A female University of Montana student, 18 year-old Virginia Marie Ervin, appeared in Missoula Justice Court on Monday to face felony drug and tampering with evidence charges, along with a misdemeanor child endangerment charge, after a drug explosion that occurred on October 12.

Chief Criminal Deputy County Attorney Jason Marks asked Judge Amy Blixt to keep Ervin's bail at $25,000 after officials listened in on a phone conversation between Ervin and fellow suspect Patrick Austin.

"In the course of the jail phone calls between Ms. Ervin and Patrick Austin, there had been discussion about her leaving the state to make herself unavailable, and that was one of the concerns I expressed to the judge," Marks said. Via video from the jail, Ervin told the judge that she never intended to leave town.

Judge Blixt set bail at $25,000 and remanded Ervin back to the jail. She will make another court appearance in November.

According to court documents, Ervin removed a backpack belonging to fellow suspect Patrick Austin, that contained money, drugs and a cellphone from the apartment while it was being searched by law enforcement.

She also allegedly removed drugs from the apartment, and between the date of the explosion and October 23, she collected money owed to Austin for the distribution of dangerous drugs.

Court records go on to indicate that Ervin failed to remove her infant daughter from the apartment where butane hash oil extraction was taking place, leading to the child being injured in the explosion and fire.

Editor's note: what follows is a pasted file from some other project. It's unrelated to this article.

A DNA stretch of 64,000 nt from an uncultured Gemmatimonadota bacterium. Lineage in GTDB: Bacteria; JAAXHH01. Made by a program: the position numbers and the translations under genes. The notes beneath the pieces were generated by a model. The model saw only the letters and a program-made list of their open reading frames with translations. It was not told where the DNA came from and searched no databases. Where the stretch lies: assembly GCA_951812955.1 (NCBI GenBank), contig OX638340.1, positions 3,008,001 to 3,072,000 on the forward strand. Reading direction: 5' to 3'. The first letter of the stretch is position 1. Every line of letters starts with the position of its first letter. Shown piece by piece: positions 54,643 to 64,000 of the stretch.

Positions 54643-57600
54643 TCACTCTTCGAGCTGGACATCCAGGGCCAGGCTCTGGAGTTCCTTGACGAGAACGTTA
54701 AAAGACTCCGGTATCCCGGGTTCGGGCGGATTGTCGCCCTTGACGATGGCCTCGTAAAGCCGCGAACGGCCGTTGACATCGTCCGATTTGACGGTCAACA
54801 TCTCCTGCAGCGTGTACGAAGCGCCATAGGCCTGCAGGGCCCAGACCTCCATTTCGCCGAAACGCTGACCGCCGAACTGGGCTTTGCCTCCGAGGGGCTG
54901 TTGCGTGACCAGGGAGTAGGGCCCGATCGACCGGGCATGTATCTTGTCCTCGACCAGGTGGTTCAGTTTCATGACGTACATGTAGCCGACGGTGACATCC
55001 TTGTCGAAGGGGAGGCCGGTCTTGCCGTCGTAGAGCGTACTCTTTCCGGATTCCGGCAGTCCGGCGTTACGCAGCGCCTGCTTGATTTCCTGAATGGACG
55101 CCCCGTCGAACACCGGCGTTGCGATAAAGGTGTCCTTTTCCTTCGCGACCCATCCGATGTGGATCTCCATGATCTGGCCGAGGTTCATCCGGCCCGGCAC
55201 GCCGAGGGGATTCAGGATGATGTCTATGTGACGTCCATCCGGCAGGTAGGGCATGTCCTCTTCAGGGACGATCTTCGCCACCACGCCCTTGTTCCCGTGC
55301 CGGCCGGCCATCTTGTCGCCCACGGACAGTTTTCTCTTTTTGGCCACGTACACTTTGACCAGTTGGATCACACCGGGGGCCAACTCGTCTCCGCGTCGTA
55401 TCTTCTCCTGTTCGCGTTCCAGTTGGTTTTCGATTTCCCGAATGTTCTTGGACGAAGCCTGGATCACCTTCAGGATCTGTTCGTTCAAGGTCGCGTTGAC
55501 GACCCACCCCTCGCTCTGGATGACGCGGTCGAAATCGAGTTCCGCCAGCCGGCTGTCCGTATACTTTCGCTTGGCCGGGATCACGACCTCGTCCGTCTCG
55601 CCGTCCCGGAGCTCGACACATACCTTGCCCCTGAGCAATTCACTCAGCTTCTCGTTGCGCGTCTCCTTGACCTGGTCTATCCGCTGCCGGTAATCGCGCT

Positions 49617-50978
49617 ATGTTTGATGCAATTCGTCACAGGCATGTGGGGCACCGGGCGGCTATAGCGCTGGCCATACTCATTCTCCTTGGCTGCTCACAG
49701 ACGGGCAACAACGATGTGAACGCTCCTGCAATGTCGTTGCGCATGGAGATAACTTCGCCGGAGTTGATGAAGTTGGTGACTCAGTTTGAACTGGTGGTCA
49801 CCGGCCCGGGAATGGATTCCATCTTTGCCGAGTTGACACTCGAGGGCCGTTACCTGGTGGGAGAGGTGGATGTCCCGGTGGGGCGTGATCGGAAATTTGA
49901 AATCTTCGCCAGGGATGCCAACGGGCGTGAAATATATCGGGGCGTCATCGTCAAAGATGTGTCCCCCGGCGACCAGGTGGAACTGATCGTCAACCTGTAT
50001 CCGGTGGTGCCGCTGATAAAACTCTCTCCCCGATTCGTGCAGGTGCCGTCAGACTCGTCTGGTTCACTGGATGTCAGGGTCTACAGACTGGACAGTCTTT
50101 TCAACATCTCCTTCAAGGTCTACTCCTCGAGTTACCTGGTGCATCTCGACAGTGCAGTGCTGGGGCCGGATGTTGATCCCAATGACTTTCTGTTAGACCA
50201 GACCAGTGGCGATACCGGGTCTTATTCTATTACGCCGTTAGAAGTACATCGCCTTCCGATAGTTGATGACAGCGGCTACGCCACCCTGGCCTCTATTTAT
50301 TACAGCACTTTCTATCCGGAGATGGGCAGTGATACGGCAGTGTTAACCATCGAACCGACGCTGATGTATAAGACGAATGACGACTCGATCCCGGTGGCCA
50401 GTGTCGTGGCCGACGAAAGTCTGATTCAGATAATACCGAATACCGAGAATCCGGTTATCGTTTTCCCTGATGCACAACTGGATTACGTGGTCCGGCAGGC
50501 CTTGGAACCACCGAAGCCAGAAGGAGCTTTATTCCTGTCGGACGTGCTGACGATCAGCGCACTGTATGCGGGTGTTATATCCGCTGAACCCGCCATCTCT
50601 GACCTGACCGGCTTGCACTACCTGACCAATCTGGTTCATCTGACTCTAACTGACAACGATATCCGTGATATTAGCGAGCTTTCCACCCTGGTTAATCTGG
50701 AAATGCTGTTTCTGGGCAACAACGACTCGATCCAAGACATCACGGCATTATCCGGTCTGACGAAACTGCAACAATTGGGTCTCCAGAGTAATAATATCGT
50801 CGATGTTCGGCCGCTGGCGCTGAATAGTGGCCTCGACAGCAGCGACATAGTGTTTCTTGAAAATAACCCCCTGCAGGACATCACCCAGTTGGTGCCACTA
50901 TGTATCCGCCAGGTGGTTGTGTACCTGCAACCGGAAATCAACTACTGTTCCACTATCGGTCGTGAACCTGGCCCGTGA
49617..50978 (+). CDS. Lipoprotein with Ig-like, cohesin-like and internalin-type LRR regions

The incident occurred at 1010 Yreka Court, one of the family residence apartment buildings reserved for University of Montana students. The explosion shattered the windows in the apartment, and sent glass fragments and marijuana buds over 50 feet into the street and surrounding sidewalks.

Austin appeared in justice court on October 14, and was remanded to the jail on $50,000 bond.

In addition to criminal charges, Ervin may also face punishment from the University of Montana that may include restitution charges and even expulsion from the University.

According to University rules, no illegal drugs are allowed in any campus housing. Vice President for Integrated Communications, Peggy Kuhr, said the procedure involved with violations of the student conduct code are private, and that even if Ervin was expelled, the fact would not be made public.